My concerns were unfounded. They completely removed some of the situations that I remembered and focused instead on Miriam being a total badass and super intelligent (characteristics that she has in the book, but that aren’t immediately presented). Miriam was one of the standout stars.

Speaking of badass women…SARAH AND EM!

They didn’t delve into Em’s relationship with Diana’s mother, like, at all, other than a brief reference (Em realizing Diana was spellbound). That was a bit disappointing, since I always loved the additional nuance of Em’s connection with the family. None of the characters got as much screentime as I wanted them to (the hazard of being obsessed with so many characters) but if a genie granted me a wish I would ask for (my student loans to be paid off and) more of these two.

There are far too few homosexual relationships on television. While I feel like the show did a decent job showcasing each woman on her own and in their relationship, I didn’t feel like we got enough.


More on badass women.

I acknowledge the difficulty of turning a book into a show, especially a book with so many groups that are foreign to the readers. And I think they did a good job showing us the politics that we needed to see to understand the world. But when I think about people I wanted to see more of, not a single man is on that list. And there are definitely men who I think got more than their fair share of screentime, specifically Peter Knox and the vampires on the Congregation.

You know what they didn’t give us? Super badass Ysabeau. They talk her up, they make mention of her as a force to be reckoned with, but in the end, I feel like her character was forgettable. Same with Marthe. I hope that this was a strategic decision that will be rectified in future seasons, but time will tell.

For you TL;DR folks, here’s a recap (with a few extra things)

I didn’t love:

  • Diana’s elemental powers (That Witch Water? WTF? And no real mention of the Goddess when she used the fire bow to save Matthew’s life.)
  • Diana’s accent
  • Lack of ghosts

I was surprised they changed:

  • Matthew’s anger and possessive nature. They were there, but downplayed from the book. That makes it easier to swallow (because his behavior is antiquated and post-#MeToo won’t be received well, especially without time to really unpack it), but I’m curious how it will affect Season 2.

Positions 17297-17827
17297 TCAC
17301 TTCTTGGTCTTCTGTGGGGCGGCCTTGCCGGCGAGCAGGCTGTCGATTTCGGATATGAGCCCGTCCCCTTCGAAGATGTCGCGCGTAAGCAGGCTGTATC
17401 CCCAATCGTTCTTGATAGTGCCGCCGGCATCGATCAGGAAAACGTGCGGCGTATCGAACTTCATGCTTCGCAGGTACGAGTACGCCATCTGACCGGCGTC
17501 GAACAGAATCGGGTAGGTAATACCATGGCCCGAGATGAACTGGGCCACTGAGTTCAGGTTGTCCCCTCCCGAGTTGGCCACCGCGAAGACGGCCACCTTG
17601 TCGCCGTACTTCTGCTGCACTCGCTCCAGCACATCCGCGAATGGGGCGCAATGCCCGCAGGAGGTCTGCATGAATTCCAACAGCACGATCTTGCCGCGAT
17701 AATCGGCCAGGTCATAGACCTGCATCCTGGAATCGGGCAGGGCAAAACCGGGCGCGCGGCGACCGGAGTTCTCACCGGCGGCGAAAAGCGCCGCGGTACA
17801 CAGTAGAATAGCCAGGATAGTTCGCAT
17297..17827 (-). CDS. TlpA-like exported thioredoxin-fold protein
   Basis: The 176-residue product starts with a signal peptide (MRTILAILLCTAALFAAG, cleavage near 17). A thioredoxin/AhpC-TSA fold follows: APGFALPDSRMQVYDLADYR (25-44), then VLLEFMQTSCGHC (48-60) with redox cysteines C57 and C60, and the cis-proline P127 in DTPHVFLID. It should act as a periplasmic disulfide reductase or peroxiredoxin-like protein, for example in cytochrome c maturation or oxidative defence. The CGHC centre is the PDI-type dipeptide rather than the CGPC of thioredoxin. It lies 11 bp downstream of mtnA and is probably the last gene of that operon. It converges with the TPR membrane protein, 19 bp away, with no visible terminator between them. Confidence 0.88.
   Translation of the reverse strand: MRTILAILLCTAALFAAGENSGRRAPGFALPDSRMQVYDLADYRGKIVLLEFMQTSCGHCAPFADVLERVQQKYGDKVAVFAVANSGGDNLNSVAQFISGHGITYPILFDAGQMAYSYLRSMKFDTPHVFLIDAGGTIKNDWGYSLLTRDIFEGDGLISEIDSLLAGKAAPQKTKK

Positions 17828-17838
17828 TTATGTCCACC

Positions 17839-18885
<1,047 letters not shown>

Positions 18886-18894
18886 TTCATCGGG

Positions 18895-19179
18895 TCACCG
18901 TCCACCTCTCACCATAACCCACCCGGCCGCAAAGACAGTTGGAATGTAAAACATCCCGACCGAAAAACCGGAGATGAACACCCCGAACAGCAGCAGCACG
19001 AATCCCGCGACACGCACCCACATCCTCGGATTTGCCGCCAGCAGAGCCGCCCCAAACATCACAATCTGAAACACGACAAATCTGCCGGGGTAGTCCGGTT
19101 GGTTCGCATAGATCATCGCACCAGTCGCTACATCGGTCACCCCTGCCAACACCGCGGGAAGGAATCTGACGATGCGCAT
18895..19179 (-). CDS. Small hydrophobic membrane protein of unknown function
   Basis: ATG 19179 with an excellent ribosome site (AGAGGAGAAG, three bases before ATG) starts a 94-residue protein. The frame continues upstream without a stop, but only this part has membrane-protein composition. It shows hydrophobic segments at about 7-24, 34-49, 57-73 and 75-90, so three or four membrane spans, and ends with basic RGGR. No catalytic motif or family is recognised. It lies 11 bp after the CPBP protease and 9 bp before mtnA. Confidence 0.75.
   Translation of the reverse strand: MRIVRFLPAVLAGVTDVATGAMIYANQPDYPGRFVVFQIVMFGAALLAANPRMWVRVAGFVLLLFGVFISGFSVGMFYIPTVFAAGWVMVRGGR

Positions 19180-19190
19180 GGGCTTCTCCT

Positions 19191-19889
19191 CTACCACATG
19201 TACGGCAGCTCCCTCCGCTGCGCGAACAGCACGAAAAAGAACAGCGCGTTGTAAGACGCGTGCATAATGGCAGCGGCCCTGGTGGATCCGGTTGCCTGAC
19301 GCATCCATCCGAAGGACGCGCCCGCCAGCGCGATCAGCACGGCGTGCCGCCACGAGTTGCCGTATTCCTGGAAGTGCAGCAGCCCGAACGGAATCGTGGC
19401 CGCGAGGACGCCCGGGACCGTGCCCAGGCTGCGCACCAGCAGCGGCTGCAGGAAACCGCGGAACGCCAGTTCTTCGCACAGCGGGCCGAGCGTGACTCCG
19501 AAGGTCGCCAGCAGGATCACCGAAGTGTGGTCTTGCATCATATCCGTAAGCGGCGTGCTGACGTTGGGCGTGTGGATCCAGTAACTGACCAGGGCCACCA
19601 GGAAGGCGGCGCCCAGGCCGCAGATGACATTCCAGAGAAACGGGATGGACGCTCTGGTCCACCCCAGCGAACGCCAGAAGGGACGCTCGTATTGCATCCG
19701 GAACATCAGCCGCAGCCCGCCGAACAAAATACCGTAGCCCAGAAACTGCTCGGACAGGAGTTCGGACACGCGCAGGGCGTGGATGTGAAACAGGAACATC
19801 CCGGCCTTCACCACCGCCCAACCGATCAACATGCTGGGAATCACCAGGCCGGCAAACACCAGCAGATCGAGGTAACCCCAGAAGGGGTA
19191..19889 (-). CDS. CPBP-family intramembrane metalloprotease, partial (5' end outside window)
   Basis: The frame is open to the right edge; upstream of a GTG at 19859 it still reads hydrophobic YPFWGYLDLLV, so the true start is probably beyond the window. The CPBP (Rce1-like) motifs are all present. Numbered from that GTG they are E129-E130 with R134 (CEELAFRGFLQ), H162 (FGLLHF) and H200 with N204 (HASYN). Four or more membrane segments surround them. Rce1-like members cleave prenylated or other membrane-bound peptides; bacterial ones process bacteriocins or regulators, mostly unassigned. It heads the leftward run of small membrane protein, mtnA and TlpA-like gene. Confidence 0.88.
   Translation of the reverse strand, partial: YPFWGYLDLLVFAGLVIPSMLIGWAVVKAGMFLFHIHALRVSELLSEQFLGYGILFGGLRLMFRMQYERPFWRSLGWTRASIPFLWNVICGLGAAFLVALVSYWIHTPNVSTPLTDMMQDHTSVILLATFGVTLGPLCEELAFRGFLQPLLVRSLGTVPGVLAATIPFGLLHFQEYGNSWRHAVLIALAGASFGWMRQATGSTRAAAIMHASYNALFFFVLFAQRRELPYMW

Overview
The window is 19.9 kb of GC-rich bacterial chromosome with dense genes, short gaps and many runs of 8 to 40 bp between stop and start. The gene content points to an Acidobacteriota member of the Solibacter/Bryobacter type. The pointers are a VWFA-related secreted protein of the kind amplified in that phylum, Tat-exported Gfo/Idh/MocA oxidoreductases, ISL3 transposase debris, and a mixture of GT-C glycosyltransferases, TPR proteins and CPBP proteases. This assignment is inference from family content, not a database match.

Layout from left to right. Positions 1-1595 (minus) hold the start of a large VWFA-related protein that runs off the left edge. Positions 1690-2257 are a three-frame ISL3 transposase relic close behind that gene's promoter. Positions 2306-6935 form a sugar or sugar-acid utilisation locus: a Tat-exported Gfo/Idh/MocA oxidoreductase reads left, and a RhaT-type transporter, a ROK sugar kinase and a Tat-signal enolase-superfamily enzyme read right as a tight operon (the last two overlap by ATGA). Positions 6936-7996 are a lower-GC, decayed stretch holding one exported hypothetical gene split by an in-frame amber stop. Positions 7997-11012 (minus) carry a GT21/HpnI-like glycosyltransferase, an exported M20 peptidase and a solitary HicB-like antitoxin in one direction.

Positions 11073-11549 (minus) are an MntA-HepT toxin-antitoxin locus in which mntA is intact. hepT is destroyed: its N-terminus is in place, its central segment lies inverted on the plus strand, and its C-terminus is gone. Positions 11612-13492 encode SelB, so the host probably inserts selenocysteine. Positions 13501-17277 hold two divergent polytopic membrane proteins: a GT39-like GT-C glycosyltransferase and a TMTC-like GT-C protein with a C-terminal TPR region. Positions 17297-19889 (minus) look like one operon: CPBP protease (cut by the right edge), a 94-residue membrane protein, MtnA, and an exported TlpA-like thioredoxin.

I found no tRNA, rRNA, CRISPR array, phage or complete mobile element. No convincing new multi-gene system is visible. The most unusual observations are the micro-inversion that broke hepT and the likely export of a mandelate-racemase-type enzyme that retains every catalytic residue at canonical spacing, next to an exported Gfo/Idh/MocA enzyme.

• Satu’s involvement. We saw much more of her than we did in the book. I really enjoyed that.
  • Marcus’ presence. I thought he was in the book a lot more than this season of the show.

Characters we didn’t see enough of:

  • Sarah
  • Em
  • Ysabeau
  • Marthe
  • Honorable mention: Haymitch
  • Honorable mention: Marcus

Characters I was surprised to love:

  • Agatha! (My queen) – I LOVED her additional contributions to the show that we missed in the book
  • Miriam

Characters I would happily have seen less of:

  • Peter Knox
  • Gerbert
  • Dominico
  • Juliet (did anyone understand why they included her? Was it just to put Matthew’s life in danger?)

Season 2

Shadow of Night is by far my favorite book in the trilogy, so I’m beyond excited for season 2.

What I can’t wait to see:

  • More alchemy! We didn’t get nearly enough in this book. Can’t wait to watch Diana’s experiments.
  • Elemental witchcraft. Hopefully less disappointing than season one’s.
  • Evolution of Diana and Matthew’s relationship. Even in the book, their attraction-turned-relationship is fast, but seems understandable. In the show, they didn’t really explain how vampires mate, so Matthew’s attraction to Diana seemed to come out of nowhere, and Diana seemed a bit like a teenager with her first crush. I hope that in Season 2 it will be more organic and believable.
  • Elizabethan England. I know we’ve seen many different portrayals, but I’m stoked to see it with vampires.

How did you feel about season 1? Love it, hate it? Did you read the book first? Sound off in the comments!